While Butler seems more invested in his role than usual, he gets little with which to work. A dirty cop who cheats on his wife, Nick offers a wholly unlikable character, and the film fails to compensate with anything to make him interesting.

The same goes for the rest, and Den fails to develop the parts in a satisfying manner. Sluggish and slow-paced, Gudegast confuses moody shots of pensive characters for actual development.

Without much real narrative depth on display, Den needs its action scenes to maintain our interest, but that doesn’t happen. After the film launches with a passable robbery sequence, we endure long stretches of supposed exposition and development that fail to move anywhere.

Heck, the movie’s main plot – related to the Federal Reserve heist – doesn’t even enter the picture until about one-third of the way into the tale, and when it does, it still seems barely relevant. Gudegast wants his brooding character drama – audience boredom be damned!

All of this leads to a long, dull experience. Den feels like a bland melange of genre tropes without its own personality and it never turns into a stimulating tale.

The Disc Grades: Picture B+/ Audio B/ Bonus B-

Den of Thieves appears in an aspect ratio of approximately 2.39:1 on this Blu-ray Disc. Across the board, the transfer looked good.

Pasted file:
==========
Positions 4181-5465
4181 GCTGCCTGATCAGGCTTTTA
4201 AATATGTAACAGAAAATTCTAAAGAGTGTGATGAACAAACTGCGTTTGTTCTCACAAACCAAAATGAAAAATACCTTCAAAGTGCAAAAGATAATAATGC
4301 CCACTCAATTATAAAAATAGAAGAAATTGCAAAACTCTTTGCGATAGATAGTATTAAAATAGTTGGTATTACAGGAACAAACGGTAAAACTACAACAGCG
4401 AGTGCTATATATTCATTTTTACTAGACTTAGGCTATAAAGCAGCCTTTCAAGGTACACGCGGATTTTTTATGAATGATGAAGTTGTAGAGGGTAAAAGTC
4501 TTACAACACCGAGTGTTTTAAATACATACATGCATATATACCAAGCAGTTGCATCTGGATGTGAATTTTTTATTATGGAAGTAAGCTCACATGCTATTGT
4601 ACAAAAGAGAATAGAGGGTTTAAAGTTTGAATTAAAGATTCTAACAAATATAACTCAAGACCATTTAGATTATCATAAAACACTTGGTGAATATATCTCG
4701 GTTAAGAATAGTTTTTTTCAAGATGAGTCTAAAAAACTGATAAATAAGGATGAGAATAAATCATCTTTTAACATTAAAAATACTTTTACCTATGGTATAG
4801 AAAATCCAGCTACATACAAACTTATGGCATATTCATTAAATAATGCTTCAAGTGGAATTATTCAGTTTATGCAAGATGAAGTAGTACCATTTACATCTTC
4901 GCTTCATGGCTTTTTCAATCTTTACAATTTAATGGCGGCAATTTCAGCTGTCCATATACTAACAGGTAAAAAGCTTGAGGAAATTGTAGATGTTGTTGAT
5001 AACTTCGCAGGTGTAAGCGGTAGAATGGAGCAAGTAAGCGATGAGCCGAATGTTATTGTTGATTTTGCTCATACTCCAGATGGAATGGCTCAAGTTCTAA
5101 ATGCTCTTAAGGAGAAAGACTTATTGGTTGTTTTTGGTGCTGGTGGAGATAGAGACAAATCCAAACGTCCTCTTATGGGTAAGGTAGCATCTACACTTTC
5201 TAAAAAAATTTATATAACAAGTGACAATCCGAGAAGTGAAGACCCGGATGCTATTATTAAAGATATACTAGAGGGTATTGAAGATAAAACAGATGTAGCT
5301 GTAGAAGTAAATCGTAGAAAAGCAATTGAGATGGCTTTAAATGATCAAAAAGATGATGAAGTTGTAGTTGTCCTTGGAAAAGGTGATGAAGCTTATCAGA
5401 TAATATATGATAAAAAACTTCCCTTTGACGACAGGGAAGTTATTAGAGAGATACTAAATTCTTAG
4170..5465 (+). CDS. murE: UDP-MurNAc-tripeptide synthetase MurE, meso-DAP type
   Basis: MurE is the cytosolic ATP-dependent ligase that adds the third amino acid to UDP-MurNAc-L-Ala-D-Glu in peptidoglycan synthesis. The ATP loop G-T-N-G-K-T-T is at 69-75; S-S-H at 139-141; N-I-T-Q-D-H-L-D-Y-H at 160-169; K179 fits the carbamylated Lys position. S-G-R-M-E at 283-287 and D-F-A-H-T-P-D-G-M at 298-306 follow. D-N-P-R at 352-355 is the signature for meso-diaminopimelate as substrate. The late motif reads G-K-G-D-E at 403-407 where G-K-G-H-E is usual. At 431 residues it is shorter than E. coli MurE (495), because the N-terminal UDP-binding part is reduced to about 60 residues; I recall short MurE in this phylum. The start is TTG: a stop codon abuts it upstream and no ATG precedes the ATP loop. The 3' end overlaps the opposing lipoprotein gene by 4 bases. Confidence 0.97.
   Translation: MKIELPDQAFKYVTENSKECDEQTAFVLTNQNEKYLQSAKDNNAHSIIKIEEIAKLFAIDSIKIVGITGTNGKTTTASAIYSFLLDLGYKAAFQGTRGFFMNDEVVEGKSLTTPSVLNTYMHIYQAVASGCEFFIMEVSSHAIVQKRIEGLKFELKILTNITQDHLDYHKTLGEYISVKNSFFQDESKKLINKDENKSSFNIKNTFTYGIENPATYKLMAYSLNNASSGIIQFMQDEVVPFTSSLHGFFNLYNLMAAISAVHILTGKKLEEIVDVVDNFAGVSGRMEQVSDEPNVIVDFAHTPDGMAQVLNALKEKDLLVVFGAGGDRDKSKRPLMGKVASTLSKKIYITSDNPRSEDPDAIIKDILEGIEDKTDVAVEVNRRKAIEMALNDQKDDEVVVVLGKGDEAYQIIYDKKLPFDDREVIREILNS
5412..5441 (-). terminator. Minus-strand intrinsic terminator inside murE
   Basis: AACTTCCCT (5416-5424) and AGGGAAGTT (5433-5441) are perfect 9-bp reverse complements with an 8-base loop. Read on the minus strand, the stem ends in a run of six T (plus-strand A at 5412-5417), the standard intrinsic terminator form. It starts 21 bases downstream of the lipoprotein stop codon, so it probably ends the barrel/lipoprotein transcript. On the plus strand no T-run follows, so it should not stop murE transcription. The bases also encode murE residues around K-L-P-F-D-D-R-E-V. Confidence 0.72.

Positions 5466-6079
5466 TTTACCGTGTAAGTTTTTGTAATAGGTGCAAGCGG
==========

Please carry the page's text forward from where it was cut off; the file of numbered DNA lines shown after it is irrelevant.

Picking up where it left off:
Sharpness was fine. A little softness occurred in some wide shots, but those didn’t become a concern. Overall definition seemed solid.

I noticed no jagged edges or moiré effects, and the presentation lacked apparent edge haloes or other artifacts. I also saw no print flaws, as the movie always seemed clean.

In terms of palette, Den reflected Hollywood’s modern fascination with orange and teal. As tedious as that has become, the colors looked fine within the design parameters.

In addition, blacks were dark and tight, while low-light shots were decent; some could be a bit dense, but they weren’t bad. This was a positive presentation.

As for the film’s DTS-HD MA 5.1 soundtrack, it added breadth to the experience. The movie didn’t deliver a consistently rock-em-sock-em soundscape, but it managed to open up well.

A few louder sequences – usually connected to action beats – made more dynamic use of the spectrum, but those didn’t pop up with great frequency. Instead, the emphasis on general environment remained, and that was fine, as I felt the soundfield fit the material.

Audio quality always pleased. Speech remained natural and concise, with no edginess or other flaws.

Music sounded full and dynamic, while effects came across as accurate and clear. All of this suited the film and earned a solid “B”.

On this Blu-ray, we find both the film’s theatrical version (2:20:28) and an unrated cut (2:28:49). I only screened the longer edition so I can’t compare the two, but I wanted to mention that both appear here.